Ontario has a strong case to put before the courts and the public to challenge the federal carbon pricing plan, Environment Minister Rod Phillips says.
“I think we have a very clear case of federal overreach … You have to go back to the wage and price controls to the last time a federal government reached in to actually try to force provincial governments into this sort of situation,” Phillips said Monday. “In that case, they had to use their emergency powers to enact that.”
With a week to go before the Justin Trudeau government carbon program kicks in, Phillips announced the wrap-up costs for former premier Kathleen Wynne’s cap-and-trade program.
Unlike the billions of dollars that political opponents said it would cost, Ontario has just edged over its $5 million prediction, he said, adding there’s about $5 million in compensation costs.
The Doug Ford government also remains committed to fighting the federal carbon tax plan in court, he said.
“We’re going to make sure that Ontarians and people across the country understand that you don’t have to have a carbon tax to fight climate change, that Ontario has done more to reduce greenhouse gases, a 22% reduction, while the rest of the country has gone up 3% in emissions since 2005,” Phillips said.
The federal plan will drive up the cost of many consumer expenses such as gasoline, but the Liberal government is promising to rebate those funds directly to residents.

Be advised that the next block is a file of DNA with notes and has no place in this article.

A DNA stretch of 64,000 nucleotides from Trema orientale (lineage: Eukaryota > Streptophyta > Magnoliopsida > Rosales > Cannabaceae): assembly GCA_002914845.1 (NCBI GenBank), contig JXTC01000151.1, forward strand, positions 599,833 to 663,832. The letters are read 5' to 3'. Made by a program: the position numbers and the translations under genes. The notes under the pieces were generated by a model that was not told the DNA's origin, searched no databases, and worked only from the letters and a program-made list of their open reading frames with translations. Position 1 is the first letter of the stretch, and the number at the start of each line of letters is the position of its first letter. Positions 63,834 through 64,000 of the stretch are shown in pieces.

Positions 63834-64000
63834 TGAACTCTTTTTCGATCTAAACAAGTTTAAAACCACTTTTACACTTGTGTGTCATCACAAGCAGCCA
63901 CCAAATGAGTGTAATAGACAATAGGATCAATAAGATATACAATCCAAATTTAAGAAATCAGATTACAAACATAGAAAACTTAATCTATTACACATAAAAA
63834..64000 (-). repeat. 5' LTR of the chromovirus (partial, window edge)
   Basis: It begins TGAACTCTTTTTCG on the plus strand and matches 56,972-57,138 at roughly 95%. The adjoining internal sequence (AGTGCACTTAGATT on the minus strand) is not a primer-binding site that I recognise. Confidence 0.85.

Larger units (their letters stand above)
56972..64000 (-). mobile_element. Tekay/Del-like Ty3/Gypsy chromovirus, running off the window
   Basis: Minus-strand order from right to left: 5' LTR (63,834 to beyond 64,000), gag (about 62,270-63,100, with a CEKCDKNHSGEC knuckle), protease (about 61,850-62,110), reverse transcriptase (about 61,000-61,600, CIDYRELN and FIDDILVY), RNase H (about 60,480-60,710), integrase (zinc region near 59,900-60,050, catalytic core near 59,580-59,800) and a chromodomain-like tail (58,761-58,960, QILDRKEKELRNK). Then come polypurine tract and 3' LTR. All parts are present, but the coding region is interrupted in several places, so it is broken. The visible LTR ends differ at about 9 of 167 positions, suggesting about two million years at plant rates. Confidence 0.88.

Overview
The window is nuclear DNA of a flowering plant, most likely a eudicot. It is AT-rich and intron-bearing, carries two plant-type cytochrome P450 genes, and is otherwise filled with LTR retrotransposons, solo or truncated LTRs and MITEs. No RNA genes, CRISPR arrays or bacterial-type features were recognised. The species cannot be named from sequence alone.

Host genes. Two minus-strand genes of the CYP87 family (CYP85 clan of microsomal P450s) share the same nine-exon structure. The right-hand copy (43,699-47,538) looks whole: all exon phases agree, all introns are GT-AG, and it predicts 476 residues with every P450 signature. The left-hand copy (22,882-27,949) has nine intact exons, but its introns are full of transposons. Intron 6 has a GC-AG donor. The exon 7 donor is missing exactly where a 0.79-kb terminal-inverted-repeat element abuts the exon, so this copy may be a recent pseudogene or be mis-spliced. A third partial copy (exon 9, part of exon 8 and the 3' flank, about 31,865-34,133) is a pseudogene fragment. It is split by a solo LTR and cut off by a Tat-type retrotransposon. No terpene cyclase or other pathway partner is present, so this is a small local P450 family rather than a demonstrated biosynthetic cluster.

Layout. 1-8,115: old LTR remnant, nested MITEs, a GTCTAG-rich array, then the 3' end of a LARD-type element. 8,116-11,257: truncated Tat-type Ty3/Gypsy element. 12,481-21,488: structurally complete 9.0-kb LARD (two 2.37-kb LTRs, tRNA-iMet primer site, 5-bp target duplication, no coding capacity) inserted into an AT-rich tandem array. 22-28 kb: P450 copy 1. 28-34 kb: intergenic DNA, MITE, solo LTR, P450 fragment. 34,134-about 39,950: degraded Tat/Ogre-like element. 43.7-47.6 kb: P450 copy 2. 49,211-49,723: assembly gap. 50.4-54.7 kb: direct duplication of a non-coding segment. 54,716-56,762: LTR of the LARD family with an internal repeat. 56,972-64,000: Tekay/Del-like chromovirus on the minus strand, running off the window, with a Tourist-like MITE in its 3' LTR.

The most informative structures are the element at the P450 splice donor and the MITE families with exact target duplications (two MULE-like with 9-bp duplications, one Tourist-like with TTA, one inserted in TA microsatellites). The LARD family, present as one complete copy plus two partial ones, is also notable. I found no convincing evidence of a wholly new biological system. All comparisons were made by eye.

Ontario Green Party Leader Mike Schreiner said the public should be opposed to the Progressive Conservative’s plan which he called a waste of their tax dollars to sabotage climate change solutions.
“The fact that they’re spending millions of dollars on lawyers to fight the federal climate plan makes absolutely no sense,” Schreiner said. “I understand people’s concerns around trusting the Liberals with their money, but the Green Party’s going to continue to advocate what is the most business friendly and economic efficient solution to climate change – put a price on pollution, return all the money to the people.”
Phillips said the province already has a plan to fight carbon emissions, and the federal scheme will drive up costs for families by hundreds of dollars a year.
“You’ve got six provincial governments saying, ‘We want to all work to fight climate change, we all want to have our plans and work with (the federal government), but we don’t want a carbon tax and we don’t like your climate plan,’” he said.
By Antonella Artuso
Copyright Postmedia Network Inc., 2019